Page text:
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MECs: "Building Blocks" for Creating Biological and Chemical Instruments

Fig 5

Three sample instruments built using the MEC system.

(A) A MEC-based multiscale fluidic router designed to mix fluids from nine different fluid storage MECs in volumes spanning five orders of magnitude (from 400 nanoliters to 10 milliliters). (B) A MEC-based acid-base titration instrument suitable for educational applications in classrooms. By toggling the manual valves SU1, SU2, and SV1, different ratios of water: sodium hydroxide solution: phenolphthalein are delivered to a microcentrifuge vial. The observed range of phenolphthalein colors (from clear in pure water to pink in 4.0 × 10−5 mass concentration NaOH) confirms the successful operation of the instrument. (C) A MEC-based bioreactor capable of culturing cells. The optical density macroMEC (OD1 in Fig 3B) measures the concentration (via optical density) of the cells as they grow and react to stimuli. (D) A growth curve obtained by using the bioreactor in C to culture Saccharomyces cerevisiae yeast cells. The bioreactor is sensitive enough to detect important metabolic checkpoints in the growing yeast, including the diauxic shift (when the yeast cells switch from glycolysis to the aerobic oxidation of ethanol) and the entry into G0 (when the yeast cells exhaust all nutrients and enter stationary phase).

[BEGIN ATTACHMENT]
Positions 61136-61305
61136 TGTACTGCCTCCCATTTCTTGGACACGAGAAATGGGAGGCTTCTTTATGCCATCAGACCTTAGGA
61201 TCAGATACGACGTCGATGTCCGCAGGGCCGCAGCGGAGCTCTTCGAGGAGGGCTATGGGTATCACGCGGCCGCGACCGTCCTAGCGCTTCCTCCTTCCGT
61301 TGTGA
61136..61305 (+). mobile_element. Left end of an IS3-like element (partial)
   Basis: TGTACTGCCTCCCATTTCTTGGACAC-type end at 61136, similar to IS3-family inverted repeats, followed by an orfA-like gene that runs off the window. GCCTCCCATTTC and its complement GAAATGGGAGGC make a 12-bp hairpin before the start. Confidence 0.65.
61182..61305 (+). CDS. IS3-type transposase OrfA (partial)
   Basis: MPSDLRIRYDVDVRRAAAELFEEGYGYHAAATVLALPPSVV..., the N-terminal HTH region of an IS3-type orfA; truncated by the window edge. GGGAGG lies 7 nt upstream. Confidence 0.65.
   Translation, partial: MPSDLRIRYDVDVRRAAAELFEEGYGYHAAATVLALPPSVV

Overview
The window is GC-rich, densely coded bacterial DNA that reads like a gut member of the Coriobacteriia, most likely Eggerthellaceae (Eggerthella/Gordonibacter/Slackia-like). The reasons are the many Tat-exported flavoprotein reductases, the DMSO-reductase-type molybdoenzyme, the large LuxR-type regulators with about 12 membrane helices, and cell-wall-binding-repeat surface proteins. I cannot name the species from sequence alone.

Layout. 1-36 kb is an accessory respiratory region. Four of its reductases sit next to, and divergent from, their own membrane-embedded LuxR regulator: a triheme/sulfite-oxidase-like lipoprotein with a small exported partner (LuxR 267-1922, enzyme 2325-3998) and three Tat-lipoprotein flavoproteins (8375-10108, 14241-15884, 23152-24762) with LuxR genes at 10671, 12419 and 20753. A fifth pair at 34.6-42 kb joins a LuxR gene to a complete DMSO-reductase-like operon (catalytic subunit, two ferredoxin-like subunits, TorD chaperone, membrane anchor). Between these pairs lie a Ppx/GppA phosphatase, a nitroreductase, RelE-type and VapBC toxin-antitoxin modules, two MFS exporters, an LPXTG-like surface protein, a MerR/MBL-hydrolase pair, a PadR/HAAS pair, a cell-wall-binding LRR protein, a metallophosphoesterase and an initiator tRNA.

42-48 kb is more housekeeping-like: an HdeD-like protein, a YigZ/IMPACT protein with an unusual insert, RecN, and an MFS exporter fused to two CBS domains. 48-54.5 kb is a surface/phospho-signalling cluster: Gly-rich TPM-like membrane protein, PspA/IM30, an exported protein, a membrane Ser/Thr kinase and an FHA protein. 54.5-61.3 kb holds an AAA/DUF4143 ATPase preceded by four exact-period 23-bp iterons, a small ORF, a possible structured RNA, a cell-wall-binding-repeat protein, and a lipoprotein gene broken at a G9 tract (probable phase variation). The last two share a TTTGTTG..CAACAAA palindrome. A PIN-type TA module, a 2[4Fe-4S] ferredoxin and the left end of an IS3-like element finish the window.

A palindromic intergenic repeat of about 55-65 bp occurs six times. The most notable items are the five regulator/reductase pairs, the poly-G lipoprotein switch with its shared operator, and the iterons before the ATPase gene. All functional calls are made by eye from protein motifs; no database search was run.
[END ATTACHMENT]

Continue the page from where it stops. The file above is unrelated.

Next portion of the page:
Fig 5

doi: https://doi.org/10.1371/journal.pone.0158706.g005